Alabama Chief Justice Roy Moore has called on state judges to ignore a District Court ruling determining that the state's gay marriage ban is illegal, triggering what may be a final fight against gay marriage before the Supreme Court likely makes a ruling in favor of it later this year.
"He's a combative guy, no doubt about it," Bill Stewart, a professor emeritus at the University of Alabama and the state's leading political expert, told Politico
. "He likes to get into scraps with those who oppose his views."
Politico describes Moore as one of the "Christian right's greatest heroes" known for taking stands according to what he believes are God's law, above what the Constitution might allow.
On Sunday night, Moore ordered state probate court judges
not to issue same-sex marriage licenses in defiance of the District Court's ruling. As a result, many have refused to issue licenses to same-sex couples and the matter that has triggered a federal court hearing on Thursday.
"Moore has made a career portraying himself as a crusader for God's law, a Daniel tossed in with the lions of a sinful society," Politico said. "He has proved he is not afraid to fight to the bitter end in furtherance of his beliefs."
In 1995, Moore rose to notoriety after he defied a state judge who ordered him to remove from his county courtroom a wooden plaque quoting the Ten Commandments. He then commissioned a 5,300-pound granite monument to the Ten Commandments and had it installed in the rotunda of the state judicial building.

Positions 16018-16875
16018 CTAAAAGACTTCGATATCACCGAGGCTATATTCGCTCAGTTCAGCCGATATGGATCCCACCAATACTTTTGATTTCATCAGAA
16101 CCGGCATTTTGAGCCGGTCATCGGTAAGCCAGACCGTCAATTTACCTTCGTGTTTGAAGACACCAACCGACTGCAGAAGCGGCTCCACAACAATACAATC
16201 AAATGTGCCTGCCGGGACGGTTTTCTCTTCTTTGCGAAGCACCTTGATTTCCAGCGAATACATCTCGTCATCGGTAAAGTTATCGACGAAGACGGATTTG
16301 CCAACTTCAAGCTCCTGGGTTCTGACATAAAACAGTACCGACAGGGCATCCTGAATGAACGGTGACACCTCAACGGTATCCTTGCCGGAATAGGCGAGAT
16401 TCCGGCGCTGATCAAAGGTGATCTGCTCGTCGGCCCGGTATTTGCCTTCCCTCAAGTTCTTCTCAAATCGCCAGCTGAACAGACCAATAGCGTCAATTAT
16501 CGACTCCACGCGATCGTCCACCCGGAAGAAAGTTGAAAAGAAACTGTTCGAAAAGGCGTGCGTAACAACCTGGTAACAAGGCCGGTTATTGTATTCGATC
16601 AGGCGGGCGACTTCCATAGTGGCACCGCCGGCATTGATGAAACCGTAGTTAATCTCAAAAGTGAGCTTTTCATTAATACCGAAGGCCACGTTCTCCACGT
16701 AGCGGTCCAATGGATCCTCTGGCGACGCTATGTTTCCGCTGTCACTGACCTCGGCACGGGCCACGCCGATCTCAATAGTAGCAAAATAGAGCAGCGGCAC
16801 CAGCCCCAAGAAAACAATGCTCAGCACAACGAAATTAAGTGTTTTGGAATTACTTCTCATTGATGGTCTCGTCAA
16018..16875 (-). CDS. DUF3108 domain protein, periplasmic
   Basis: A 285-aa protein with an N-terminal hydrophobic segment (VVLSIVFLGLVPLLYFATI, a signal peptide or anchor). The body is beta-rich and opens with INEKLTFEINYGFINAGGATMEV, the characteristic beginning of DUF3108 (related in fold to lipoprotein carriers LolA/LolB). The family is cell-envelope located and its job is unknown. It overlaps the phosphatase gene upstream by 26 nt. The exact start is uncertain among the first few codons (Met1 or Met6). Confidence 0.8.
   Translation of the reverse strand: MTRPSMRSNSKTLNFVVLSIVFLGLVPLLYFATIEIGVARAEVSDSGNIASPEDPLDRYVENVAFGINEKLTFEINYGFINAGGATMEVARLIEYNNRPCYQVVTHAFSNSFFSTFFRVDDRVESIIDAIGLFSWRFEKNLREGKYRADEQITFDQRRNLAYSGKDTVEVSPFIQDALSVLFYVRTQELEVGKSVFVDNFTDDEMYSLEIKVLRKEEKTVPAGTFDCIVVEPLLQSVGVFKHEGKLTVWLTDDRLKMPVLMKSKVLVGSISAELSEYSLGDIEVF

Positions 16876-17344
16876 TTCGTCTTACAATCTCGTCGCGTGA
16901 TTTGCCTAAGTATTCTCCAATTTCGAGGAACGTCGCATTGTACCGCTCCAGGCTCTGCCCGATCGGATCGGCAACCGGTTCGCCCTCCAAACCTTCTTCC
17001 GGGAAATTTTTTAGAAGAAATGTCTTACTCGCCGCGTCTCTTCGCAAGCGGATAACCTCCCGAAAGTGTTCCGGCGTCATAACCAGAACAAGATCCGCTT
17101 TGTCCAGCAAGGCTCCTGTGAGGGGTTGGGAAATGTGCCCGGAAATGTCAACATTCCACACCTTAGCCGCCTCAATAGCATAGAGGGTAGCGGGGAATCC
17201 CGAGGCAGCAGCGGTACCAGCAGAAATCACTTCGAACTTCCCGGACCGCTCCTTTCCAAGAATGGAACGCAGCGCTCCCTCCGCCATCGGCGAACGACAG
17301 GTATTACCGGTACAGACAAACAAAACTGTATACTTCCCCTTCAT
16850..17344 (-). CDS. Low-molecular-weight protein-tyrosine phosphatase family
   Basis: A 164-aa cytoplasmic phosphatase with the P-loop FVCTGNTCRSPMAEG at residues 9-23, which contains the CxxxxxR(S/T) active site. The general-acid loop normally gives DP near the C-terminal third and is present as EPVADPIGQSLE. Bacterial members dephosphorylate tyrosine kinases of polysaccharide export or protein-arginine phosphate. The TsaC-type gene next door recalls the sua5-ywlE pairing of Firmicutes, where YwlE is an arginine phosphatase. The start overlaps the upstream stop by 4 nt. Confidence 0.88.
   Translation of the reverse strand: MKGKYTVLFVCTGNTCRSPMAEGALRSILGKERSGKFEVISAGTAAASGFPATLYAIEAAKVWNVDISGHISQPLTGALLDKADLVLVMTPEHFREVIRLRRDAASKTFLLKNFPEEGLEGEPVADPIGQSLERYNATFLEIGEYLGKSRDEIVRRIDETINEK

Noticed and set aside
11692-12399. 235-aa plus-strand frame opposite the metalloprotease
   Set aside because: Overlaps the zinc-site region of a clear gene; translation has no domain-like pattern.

A lawsuit was brought against him in 2003 to remove the monument but Moore refused even after a federal appellate court ruled against him. He was later removed from office over the affair.
But, nearly 12 years later, he was voted back into the chief justice post, giving him the platform he has today to oppose gay marriage.
"He is more interested in being high priest than he is chief justice," Richard Cohen, president of the Southern Poverty Law Center which was part of the earlier battle against Moore's stand on the Ten Commandments, told Politico. "He sees it as his mission to recognize the supremacy of biblical law in Alabama."
Politico said that the result of Thursday's federal hearing could once again see Moore lose his job, and may be one of the nation's final showdowns over gay marriage.
But Moore appears determined not to go down without a fight, saying on "Good Morning America" this week: "Do they stop with one man and one man or one woman and one woman? Or do they go to multiple marriages? Or do they go to marriages between men and their daughters and women and their sons?" Politico reported.
After U.S. District Judge Callie Granade's ruling late in January paved the way for Alabama to become the 37th state to allow same-sex weddings, Moore penned a letter to the governor questioning Grande's legal authority.
"We must act to oppose such tyranny!" Moore said in a Jan. 27 letter to Gov. Robert Bentley. "Our State Constitution and our morality are under attack by a federal court decision that has no basis in the Constitution of the United States. Nothing in the United States Constitution grants to the federal government the authority to desecrate the institution of marriage."
Both the U.S. Court of Appeals and the U.S. Supreme Court declined requests by the state to block enforcement of Granade's order until the issue is ruled on by the high court in June.
Critics say Moore does not have the authority to dictate how state officials will issue licenses but Moore's office sees it differently, saying that until the U.S. Supreme Court rules on the matter, a district judge's opinion does not carry weight in Alabama.
"State courts are not bound by the opinions of lower federal courts," Moore wrote in a Feb. 3 letter to the association of probate court judges, according to Politico.
"Furthermore nothing in the orders of Judge Granade requires Alabama's Probate judges to issue marriage licenses that are illegal in Alabama."
At Thursday's hearing, Granade is expected to order full compliance with the ruling to allow gay marriage.
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